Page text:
Williams, 20, joins an extremely young core in Boston that also includes Jaylen Brown, Terry Rozier and Jayson Tatum, among others.
#26 – Landry Shamet – Philadelphia 76ers
The Philadelphia 76ers select Landry Shamet with the 26th overall pick.
With the 26th overall pick in the 2018 NBA Draft, the Philadelphia 76ers select guard Landry Shamet of Wichita State.
Shamet, if he is able to fulfill his potential, should provide the Sixers with some much-needed shooting, as their rotation was noticeably starved for another deadeye sniper.
A career 43.7 percent three-point shooter, Shamet sank 44.2 percent of his shots from downtown last season, and he did so while firing nearly six attempts from deep a game. Sliding Shamet at the guard position alongside franchise point guard Ben Simmons allows for another weapon at Simmons’ disposal.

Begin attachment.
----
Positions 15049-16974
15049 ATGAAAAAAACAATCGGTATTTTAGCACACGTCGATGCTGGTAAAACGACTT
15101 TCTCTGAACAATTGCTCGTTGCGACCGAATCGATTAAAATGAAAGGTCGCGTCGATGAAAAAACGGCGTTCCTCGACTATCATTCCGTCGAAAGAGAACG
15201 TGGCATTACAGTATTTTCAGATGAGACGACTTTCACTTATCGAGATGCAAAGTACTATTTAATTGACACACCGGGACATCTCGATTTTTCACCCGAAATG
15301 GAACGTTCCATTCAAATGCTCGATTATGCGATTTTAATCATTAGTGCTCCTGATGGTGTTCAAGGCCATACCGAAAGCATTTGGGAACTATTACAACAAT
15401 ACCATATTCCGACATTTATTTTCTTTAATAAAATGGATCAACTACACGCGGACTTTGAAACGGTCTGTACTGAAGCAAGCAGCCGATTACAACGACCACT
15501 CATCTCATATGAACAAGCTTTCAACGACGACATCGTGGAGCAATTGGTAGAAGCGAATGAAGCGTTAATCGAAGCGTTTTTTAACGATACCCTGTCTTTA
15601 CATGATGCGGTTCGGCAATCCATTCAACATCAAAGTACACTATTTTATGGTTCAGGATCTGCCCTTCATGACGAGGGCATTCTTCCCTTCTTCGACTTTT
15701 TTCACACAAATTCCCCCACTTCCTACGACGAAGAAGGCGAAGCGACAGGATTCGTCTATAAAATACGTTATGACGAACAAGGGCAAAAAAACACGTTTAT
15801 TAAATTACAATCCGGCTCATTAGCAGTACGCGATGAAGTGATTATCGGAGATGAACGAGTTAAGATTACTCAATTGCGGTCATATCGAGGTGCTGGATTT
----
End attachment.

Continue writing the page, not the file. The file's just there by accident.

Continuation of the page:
Standing at 6-foot-5 and 21 years old, Shamet has the size to play either guard spot in the NBA (especially given Philadelphia’s lengthy and versatile lineup). Along with his shooting ability, Shamet also led the American Athletic Conference with 166 assists last season. With Markelle Fultz still a question mark for Philadelphia, Shamet provides a secondary ball-handler and playmaker, whether in the starting lineup or in the reserve unit.
The first round of the 2018 NBA Draft was a whirlwind for the Sixers, and they ultimately land two guards of very separate varieties: an upside-laden athlete in Zhaire Smith, and a skillful “veteran” rookie whose skillset is established.